It’s New Form Friday for your Poetic Palates.
Today I bring you the CHANSO.
This is a French form made popular by troubadours in 12th century Europe. Often about the chivalrous manner to treat women. (More details coming in updates or a new post. You know I love the historic details of things.)
Here it goes the How To Write:
- 4 or more STANZAS
- The number of lines for a STANZA is up to you. But EACH STANZA will be that number of lines.
- SYLLABLES should be the same for each line throughout. The number is your choice.
- The RHYME SCHEME is your choice, but whatever you set for the FIRST STANZA, should be the same for all STANZAS.
The RHYME PATTERN for a four-line four STANZA Chanso would look like this: (Image)
RHYMING PATTERNS for a four-line, four stanza CHANSO.
Each stanza is to use its OWN rhymes, not those of
the previous stanza’s rhymes.
- You choose the NUMBER OF STANZAS you want your Chanso to have.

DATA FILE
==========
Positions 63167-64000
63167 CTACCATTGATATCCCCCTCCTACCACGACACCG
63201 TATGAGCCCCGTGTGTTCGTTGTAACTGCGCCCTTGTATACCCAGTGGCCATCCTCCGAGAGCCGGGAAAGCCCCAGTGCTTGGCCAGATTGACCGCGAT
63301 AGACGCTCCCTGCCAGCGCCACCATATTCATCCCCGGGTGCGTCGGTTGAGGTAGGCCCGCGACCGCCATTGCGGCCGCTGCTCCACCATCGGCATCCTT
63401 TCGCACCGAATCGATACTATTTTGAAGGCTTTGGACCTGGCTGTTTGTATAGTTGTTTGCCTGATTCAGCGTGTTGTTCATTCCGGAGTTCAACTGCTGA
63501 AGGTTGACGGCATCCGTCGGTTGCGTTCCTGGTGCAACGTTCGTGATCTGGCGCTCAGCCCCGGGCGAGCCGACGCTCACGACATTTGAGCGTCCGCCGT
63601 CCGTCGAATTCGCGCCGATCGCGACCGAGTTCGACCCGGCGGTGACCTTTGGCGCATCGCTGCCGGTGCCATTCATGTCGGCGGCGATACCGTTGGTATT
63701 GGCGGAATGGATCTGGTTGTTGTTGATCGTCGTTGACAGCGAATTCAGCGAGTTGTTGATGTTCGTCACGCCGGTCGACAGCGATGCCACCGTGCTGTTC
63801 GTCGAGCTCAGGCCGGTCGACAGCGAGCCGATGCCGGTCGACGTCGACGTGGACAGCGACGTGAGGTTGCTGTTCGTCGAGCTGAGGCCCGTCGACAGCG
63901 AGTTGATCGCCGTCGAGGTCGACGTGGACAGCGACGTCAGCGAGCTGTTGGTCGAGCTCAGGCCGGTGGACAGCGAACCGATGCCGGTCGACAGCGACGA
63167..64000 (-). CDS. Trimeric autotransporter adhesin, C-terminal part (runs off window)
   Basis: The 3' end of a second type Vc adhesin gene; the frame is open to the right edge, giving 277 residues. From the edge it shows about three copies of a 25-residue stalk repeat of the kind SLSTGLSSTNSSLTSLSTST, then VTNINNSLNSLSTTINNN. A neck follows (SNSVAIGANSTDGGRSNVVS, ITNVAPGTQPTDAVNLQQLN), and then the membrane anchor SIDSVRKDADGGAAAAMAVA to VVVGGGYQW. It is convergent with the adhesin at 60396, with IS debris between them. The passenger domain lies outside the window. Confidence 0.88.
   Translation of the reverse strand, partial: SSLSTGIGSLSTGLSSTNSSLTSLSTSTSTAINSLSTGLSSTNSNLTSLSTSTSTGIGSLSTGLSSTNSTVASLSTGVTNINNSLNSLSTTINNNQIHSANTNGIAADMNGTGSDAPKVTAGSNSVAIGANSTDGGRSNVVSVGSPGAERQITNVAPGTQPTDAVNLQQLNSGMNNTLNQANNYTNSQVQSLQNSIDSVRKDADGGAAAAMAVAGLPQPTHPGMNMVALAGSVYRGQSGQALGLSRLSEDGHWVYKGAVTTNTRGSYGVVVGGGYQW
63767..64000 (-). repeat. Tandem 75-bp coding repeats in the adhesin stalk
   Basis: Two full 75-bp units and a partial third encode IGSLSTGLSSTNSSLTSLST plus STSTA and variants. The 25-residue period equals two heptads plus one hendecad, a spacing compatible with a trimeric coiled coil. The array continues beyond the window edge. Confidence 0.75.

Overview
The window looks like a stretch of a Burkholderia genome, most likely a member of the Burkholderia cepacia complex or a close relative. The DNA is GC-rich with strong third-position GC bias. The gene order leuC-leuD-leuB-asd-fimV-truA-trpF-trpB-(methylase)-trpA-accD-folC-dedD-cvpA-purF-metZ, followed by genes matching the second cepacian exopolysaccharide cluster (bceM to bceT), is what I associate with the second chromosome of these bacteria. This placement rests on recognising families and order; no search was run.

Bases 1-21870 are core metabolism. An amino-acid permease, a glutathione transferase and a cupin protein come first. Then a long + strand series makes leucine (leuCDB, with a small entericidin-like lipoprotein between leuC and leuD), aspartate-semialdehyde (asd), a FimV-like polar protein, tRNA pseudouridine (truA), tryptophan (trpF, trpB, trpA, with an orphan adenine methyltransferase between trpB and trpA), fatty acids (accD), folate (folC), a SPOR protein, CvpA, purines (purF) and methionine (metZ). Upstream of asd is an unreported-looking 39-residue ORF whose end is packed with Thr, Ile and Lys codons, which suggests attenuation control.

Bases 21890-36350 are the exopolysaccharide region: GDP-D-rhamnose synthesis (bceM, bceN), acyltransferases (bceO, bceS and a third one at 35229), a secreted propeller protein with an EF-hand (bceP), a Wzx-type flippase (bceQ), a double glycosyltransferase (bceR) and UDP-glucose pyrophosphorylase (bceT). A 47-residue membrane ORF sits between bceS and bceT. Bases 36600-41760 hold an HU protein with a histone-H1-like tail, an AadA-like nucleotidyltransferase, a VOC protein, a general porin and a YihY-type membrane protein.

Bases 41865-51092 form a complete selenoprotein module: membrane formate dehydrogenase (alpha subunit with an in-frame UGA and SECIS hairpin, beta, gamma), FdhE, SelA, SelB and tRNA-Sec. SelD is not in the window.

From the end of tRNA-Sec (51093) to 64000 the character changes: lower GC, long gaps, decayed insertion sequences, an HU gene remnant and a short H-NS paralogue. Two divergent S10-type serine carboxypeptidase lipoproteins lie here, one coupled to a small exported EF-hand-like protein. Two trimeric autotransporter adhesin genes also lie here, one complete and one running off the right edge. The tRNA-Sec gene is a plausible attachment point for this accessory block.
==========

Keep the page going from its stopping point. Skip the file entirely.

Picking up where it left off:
- The FINAL STANZA called an ENVOY or TORNADA, is a summary of the poem or a dedication to the subject the poem is about if that applies in any way.
- The ENVOY/TORNADO is half the number of lines as the main stanzas.
- For the ABOVE PATTERN, the ENVOY is a 2 line stanza because the main stanza is 4 lines
If the main was a 6 line stanza, the final stanza would be a 3 line stanza.
- The RHYME PATTERN for the ENVOY/TORNADA is the same as the main stanza
beginning with line one. If this were a 6 line main stanza, then the envoy/tornada would be IJI or IIJ.
© 2020- Ronovan Hester Copyright reserved. The author asserts his moral and legal rights over this work.